But it's not necessarily the best '60s card back, as you'll soon see in the countdown.

The 1966 card back wins points for producing a cartoon with just about all of the player cards in the set. I could have missed a player or two, but it seems like in 1965 no one in baseball had been around for more than 15 years (careers were shorter then), so Topps didn't have to run a ton of stats that forced out the cartoon.

The cartoons are a little inconsistent for me. Some are quite awesome, like this one. But many others are rather mundane.

Some drawings just don't make sense with the write-up.

As far as overall "look" of the card back, this is probably my second-favorite of the '60s. It may not have some of the elements of some of the other '60s card backs that I'll show later, but it's definitely got the cool factor down.

Best of the set:

The front of the '66 set bores me, so I just have Dodgers in my collection. No best of the set for this post.

(previous card back countdown selections):

50. 1978 SSPC Yankee Yearbook
49. 1993 Score
48. 1999 Skybox Thunder
47. 2000 Upper Deck
46. 1999 Skybox Premium
45. 1953 Johnston Cookies Braves
44. 1995 Topps
43. 1997 Fleer
42. 1992 Pinnacle
41. 1989 Bowman
40. 1977 Kellogg's
39. 2004 Topps
38. 2004 Topps Total
37. 1992 Topps
36. 1992 Donruss
35. 2008 Upper Deck Documentary
34. 1963 Fleer
33. 1955 Bowman
32. 2006 Topps
31. 1961 Topps
30. 1955 Topps
29. 1967 Topps
28. 1970 Topps

27. 1969 Topps

Friday, October 29, 2010

Seasons greetings

When I first heard about the Topps Chrome value packs, containing three orange refractors apiece and only available via retail, I thought it was a good idea.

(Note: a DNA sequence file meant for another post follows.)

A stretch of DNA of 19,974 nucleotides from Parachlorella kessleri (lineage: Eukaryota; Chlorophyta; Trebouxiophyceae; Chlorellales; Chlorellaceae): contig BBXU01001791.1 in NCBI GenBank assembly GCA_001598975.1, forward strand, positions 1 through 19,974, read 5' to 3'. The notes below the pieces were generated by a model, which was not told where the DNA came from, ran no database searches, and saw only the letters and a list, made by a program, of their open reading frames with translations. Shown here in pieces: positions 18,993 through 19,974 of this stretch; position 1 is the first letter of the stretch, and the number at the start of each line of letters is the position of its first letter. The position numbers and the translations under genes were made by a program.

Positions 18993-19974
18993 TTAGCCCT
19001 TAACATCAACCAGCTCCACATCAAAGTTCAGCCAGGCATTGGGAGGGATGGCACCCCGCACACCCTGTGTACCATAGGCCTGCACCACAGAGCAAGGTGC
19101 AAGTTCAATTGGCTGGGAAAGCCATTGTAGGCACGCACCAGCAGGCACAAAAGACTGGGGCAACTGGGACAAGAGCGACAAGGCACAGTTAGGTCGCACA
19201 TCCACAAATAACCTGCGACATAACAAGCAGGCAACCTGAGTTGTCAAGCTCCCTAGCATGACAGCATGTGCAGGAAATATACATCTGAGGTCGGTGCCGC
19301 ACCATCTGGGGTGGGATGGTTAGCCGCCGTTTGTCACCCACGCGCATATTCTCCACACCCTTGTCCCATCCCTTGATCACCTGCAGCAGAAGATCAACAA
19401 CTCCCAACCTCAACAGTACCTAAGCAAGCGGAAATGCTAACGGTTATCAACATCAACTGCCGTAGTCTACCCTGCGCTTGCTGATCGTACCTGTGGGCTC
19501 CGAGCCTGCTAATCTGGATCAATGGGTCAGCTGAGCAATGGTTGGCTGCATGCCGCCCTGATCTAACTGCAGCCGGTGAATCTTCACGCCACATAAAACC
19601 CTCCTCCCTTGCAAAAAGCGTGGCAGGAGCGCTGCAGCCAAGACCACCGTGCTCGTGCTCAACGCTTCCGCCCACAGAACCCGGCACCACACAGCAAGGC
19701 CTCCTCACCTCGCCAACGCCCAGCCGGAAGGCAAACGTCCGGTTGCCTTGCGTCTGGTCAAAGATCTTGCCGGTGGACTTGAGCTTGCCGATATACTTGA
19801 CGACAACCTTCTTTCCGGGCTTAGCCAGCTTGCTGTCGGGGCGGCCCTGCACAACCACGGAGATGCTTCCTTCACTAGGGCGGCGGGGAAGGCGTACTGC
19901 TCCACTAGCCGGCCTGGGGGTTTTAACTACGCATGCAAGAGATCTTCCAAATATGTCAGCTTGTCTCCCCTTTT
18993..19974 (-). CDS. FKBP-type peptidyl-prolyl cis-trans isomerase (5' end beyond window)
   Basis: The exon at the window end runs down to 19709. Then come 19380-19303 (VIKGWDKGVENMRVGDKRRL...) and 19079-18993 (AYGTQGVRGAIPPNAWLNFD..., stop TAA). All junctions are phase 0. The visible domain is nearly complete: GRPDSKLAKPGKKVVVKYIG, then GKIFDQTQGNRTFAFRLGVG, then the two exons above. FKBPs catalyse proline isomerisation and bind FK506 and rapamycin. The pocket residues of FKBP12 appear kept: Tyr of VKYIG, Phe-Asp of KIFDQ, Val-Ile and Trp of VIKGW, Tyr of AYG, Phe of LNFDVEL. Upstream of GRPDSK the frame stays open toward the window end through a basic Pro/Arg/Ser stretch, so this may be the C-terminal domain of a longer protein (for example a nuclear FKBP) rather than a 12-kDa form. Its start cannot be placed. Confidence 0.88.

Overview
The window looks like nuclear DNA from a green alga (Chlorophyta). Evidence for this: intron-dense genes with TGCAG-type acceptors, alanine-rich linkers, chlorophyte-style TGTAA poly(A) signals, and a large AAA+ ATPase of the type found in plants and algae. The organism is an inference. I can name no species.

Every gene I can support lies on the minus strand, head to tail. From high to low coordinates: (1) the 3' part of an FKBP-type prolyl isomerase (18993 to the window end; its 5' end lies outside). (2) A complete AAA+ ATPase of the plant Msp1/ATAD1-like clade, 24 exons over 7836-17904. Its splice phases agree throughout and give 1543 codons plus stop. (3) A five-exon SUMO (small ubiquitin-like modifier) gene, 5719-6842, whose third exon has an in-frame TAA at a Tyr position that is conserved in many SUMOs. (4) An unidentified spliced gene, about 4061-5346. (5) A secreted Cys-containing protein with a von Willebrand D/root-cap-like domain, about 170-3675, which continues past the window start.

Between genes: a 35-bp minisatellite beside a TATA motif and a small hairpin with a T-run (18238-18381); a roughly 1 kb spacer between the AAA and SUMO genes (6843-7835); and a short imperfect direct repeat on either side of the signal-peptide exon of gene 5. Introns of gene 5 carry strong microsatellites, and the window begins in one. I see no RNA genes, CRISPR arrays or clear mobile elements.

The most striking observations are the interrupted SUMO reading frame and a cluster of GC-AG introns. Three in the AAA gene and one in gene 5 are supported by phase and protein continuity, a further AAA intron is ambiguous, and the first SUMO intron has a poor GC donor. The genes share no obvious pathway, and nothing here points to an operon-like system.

The price was a bit steep to be considered a "value," but it was a lot easier justifying throwing a 10 dollar bill at cards instead of a 20. So I've boughten a small amount.

The thing that I thought was unusual is something that probably only I would notice -- why the color orange?

I had grown accustomed to gorgeous blue refractors, and the less pleasing but no less pleasant purple refractors, or red, or black.

But orange? It seemed like an odd color choice. Sure, Bowman had used orange refractors before and Topps and Bowman are the same thing. But, to me, orange was the exclusive domain of Bowman.

Bowman always seemed a bit clueless about color. It would combine orange with red in a puke-inducing display, or produce the ugliest shade of blue I've ever seen, and trot it out for the masses.

But Topps? They were too good for a slightly weird color like orange.

Oh, I know orange goes well with the Orioles.

And it goes well with the Astros.

It definitely works with the Mets.

And the Giants defile the color on a regular basis.

But for the most part, I think collectors would rather have blue or black refractors. They look awesome in a stack together. Orange? Not so much.

But then something struck me. What month did Topps Chrome come out?

It came out in October.

What color do you see all the time in October?

That's right, you see the color orange all the time in October. Pumpkins and leaves and candy corns.

"What if," I thought, "Topps had planned this all along?"

What if they color-coordinated their refractors with the holiday? Orange refractors for Halloween.

And, what if Topps had a plan to do this for every holiday, you know like how M&M's rolls out the red and green M&Ms for Christmas?

Topps could issue exclusive red and green refractors for December. It could either issue them as part of a Bowman Chrome value pack, or produce new Topps Chrome value packs to boost stagnant sales two months after they first hit shelves.

Why not? It's possible. Then, in February, Topps could issue pink refractors for Valentine's Day and pair them up with the new 2011 product.

During the spring, they could go with Easter color refractors, pink and purple and yellow.

And during July, they could come out with patriotic red-and-blue refractors.

Do you think I'm on to something?

I kind of doubt that this is in the actual planning, and I don't know how feasible it is. But if it works for M&M's and other candy products, maybe it'll work for Topps.